Group Seminar 2019/20

  • Date:
  • Time: cancelled
  • Speaker: Prof Christian Back
  • Institution: Department of Physics, the Technical University of Munich
  • Title: New skyrmion resonance modes in a chiral magnetic insulator
  • Categories:

New skyrmion resonance modes in a chiral magnetic insulator

  1. Aqeel, J. Sahliger, T. Taniguchi, D. Mettus, A. Bauer, C. Pfleiderer, C.H. Back

Physik Department, Technische Universität München, Garching, Germany

In addition to the high temperature skyrmion pocket [1], a new independent low-temperature skyrmion (LTS) phase has recently been discovered in the chiral magnetic insulator Cu2OSeO3 [2]. Unlike the high temperature skyrmion phase, the LTS phase has a different stabilization mechanism; it is proposed that the skyrmion lattice is stabilized by the cubic anisotropy contribution [2,3] and not by fluctuations. One interesting question is, how a different stabilization mechanism influences the magnetization dynamics and how it modifies the magnetic resonance response of the skyrmion lattice. Using a broadband spin-wave spectroscopy technique, we systematically track the magnetic resonance response in different magnetic phases of Cu2OSeO3, focusing on the LTS phase around 5K. We identify distinct resonances associated with the newly discovered tilted conical and LTS phases of Cu2OSeO3. We observe a strong dependence of these modes on static magnetic field history. The spectral weights of the skyrmion resonance modes increase when cycling the magnetic field within this phase. The magnetic phase boundaries and the effect of field cycling on the population agrees well with our magnetometery measurements. To understand the observed resonance spectra, we use a phenomenological model based on previous work [4], but adding cubic anisotropy contributions. Our theoretical model confirms that the cubic anisotropy contribution is the key ingredient for the observed resonance spectra. Moreover, theoretical modeling provides evidence that the hybridization mechanism of different resonance modes is solely provided by the cubic anisotropy.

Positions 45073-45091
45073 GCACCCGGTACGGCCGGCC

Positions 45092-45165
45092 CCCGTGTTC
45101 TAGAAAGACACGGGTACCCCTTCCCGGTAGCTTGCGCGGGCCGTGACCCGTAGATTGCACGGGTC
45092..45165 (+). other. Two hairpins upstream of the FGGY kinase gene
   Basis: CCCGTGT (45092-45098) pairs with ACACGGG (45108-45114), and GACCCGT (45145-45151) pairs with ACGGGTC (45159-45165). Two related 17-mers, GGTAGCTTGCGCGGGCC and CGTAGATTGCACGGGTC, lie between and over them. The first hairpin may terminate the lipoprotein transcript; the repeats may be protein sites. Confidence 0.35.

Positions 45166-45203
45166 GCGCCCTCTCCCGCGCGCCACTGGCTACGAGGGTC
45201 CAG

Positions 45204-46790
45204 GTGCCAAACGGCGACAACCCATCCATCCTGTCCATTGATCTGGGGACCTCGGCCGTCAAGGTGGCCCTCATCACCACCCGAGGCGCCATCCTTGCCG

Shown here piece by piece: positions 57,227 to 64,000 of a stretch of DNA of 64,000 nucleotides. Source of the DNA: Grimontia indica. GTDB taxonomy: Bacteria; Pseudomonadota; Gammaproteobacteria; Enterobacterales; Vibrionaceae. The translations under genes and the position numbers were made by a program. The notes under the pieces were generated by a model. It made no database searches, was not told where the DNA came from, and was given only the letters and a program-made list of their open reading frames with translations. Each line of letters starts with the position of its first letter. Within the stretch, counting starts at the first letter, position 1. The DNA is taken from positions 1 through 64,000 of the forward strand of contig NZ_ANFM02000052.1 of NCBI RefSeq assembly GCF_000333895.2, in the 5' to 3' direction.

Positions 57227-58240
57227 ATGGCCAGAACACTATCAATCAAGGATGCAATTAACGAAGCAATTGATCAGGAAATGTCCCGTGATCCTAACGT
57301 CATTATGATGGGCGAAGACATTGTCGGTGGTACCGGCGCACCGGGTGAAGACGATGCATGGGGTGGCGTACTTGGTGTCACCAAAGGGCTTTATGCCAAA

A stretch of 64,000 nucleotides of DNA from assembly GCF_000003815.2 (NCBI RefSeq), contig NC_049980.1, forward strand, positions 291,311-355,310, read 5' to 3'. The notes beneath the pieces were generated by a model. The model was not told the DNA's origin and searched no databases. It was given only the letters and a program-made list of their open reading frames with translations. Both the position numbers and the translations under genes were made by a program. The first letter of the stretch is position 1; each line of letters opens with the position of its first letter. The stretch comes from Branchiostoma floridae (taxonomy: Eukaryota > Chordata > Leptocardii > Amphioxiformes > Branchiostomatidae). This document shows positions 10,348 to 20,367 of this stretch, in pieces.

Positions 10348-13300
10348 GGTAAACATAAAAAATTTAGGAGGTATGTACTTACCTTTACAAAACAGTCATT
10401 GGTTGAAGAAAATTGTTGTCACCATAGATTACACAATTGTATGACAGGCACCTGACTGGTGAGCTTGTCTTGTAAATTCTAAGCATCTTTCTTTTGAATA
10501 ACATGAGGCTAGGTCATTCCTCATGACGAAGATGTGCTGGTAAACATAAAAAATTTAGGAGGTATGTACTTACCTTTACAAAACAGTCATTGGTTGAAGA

[1] S. Seki, et al., Science 336, 198 (2012).

[2] A. Chacon, et al., Nature Physics 14, 936 (2018).

[3] M. Halder, et al., Physical Review B 98, 144429 (2018).

[4] T. Schwarze, Nature Materials 14, 478 (2015).